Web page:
Making Ways by Making Music
“Making Ways”, the main competition of Off Camera Film Festival 2016 highlights emerging independent filmmakers from all over the world by including only debuts or sophomore efforts. As a result, a lot of the lucky directors – eleven this year due to Black, the tag team effort of Belgian directors Adil El Arbi and Bilall Fallah – in competition are still quite young. Maybe this is just a coincidence or I’m just reading too much into it – considering that I myself am a young critic of twenty-two -, but this year the age of many film directors seems to be reflected in their genre of choice, the coming-of- age story. For most of the protagonists of the competition films growing up (or at least assuming more responsibilities) is the main issue at stake. In most of the films, like Marina Person’s California, Stephen Dunn’s Closet Monster, Ramzi Ben Sliman’s My Revolution and in the afore mentioned Black, the main characters are teenagers, who have to deal with failed expectations, closeted homosexuality, or romance in politically tumultuous times and gang violence in neglected communities. Other films, like Tobias Nölle’s Aloys, Kaweh Modiri’s Bodkin Ras, Nicolette Krebitz’ Wild and Gregory Kirchhoff’s Dusky Paradise feature somewhat older adolescents, dealing with different problems: the trauma of being orphaned, the anxiety to flee from your past, the discovery of your unconventional sexuality, and the hardships of just giving a damn about life in general.
Although all the films mentioned above share a coming-of- age narrative with some recognizable tropes, conventions and beats, every film felt like it contributed in its own way to the (important) theme of growing up. I was very pleased to see that the festival programmers have included films dealing with issues not only surrounding masculinity and heterosexuality, but also femininity, homosexuality and other forms of– one could say – unconventional forms of identity politics. Wild, for instance, challenges the patriarchal ideals of sexuality through the portrayal of a romantic and sexual relationship between a woman and a wolf. In its most euphoric scene, where the woman finally embraces her newly found sexuality, slick electronic music by James Blake filled the movie theatre, embalming the audience with electronically altered voices over a sensual beat. Thus the film incorporates tropes of the video clip as the heroine celebrates for the first time her excitement of sexual liberation.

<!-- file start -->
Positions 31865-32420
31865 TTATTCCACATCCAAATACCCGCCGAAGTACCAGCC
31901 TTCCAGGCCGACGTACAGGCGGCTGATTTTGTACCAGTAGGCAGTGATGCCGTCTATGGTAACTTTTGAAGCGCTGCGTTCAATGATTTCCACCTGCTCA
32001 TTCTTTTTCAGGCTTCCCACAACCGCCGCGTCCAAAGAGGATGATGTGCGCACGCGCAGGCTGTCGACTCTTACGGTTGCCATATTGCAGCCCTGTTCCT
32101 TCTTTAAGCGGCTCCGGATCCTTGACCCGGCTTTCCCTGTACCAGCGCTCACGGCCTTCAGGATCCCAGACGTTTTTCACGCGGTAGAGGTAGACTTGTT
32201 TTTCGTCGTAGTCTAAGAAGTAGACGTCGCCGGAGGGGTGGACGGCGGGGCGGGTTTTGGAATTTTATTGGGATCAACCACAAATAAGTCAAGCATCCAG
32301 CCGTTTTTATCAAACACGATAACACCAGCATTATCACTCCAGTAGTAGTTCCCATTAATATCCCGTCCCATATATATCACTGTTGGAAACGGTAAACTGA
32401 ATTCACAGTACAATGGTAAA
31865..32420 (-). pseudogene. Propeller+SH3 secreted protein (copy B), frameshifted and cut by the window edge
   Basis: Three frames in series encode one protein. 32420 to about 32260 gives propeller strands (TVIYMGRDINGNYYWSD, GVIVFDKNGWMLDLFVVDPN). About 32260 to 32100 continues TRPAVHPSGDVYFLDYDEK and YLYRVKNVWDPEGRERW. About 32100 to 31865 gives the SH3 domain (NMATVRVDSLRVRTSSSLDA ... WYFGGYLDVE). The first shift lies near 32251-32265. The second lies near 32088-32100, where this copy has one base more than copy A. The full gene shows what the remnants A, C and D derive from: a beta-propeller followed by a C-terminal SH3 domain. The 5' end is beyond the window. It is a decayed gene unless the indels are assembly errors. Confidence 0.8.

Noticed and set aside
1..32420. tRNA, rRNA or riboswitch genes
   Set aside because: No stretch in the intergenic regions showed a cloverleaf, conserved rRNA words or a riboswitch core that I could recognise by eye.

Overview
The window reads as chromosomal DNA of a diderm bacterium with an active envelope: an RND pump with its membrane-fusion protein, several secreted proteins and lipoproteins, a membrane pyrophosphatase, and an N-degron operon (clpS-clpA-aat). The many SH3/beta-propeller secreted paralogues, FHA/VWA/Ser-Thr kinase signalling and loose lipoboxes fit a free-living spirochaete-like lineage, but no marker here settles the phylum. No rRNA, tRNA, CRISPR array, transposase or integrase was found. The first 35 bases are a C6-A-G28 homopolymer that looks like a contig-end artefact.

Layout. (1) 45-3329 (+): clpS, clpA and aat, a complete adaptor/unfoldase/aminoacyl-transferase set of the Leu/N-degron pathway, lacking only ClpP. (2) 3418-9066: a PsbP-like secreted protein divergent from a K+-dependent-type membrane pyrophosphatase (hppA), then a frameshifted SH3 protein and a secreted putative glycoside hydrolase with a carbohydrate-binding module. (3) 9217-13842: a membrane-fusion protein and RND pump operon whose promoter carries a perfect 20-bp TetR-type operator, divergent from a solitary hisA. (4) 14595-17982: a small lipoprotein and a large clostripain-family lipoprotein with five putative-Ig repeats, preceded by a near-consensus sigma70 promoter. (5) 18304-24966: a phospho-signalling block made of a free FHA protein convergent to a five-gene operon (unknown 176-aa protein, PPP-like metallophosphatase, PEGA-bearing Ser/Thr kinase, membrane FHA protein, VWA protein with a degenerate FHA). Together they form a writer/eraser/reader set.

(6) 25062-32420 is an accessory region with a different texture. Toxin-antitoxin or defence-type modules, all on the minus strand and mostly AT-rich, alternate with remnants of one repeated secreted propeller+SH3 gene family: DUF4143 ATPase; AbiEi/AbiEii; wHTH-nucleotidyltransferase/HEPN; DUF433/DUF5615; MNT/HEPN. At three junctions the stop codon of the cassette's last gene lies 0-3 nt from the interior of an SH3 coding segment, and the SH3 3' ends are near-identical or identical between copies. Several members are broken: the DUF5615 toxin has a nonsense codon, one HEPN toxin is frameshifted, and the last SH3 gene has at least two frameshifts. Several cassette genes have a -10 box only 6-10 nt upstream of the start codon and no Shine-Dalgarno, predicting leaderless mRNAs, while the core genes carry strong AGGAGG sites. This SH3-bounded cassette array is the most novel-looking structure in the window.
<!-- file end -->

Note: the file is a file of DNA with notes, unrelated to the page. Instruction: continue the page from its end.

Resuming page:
This scene and the celebratory role music played in it made me rethink the films in this competition as not only coming-of- age tales, but also as films in which music makes a difference in the life of characters. If I look back to my own (continuing process) of growing up, I recognize how music can be a huge personal and developmental stimulant. Not unlike cinema, music can convey stories, emotions and communal experiences that we, as unstable identities, can tap into. Take California, a film about a teenage girl from São Paulo in the eighties, who establishes her identity almost solely through the music she listens to. With favourites like The Cure, Joy Division and David Bowie, her taste comes through as very American, so to speak, and reflects her main goal in the film: to go to California with her uncle. However, her excitement about going to the States is juxtaposed to the crushing disappointment when she finds out she could never travel there with him because of his terminal illness. Thus music only gives her the possibility to escape her fears and cope with her newly found sorrows.
Although there’s some mix taping going on in California, the protagonist’s relationship with music is mostly based on consumption. In other films, like Aloys, My Revolution and Bodkin Ras, we can also see the communal and healing functions of performing music on display. In its portrayal of real life characters from the depressing village Forres (Scotland), the hybrid fiction film Bodkin Ras focuses partially on rugged, drunk men, stuck in this godforsaken place. For them music is a way of pouring out their souls, as it is a way of letting it loose for the drunk artist who’s got no place to go other than the local bar. In some of the most interesting scenes Modiri interweaves these documentary-styled musical performances with the fictional story of the mysterious, adolescent title character, dealing with his deeply-seated problems.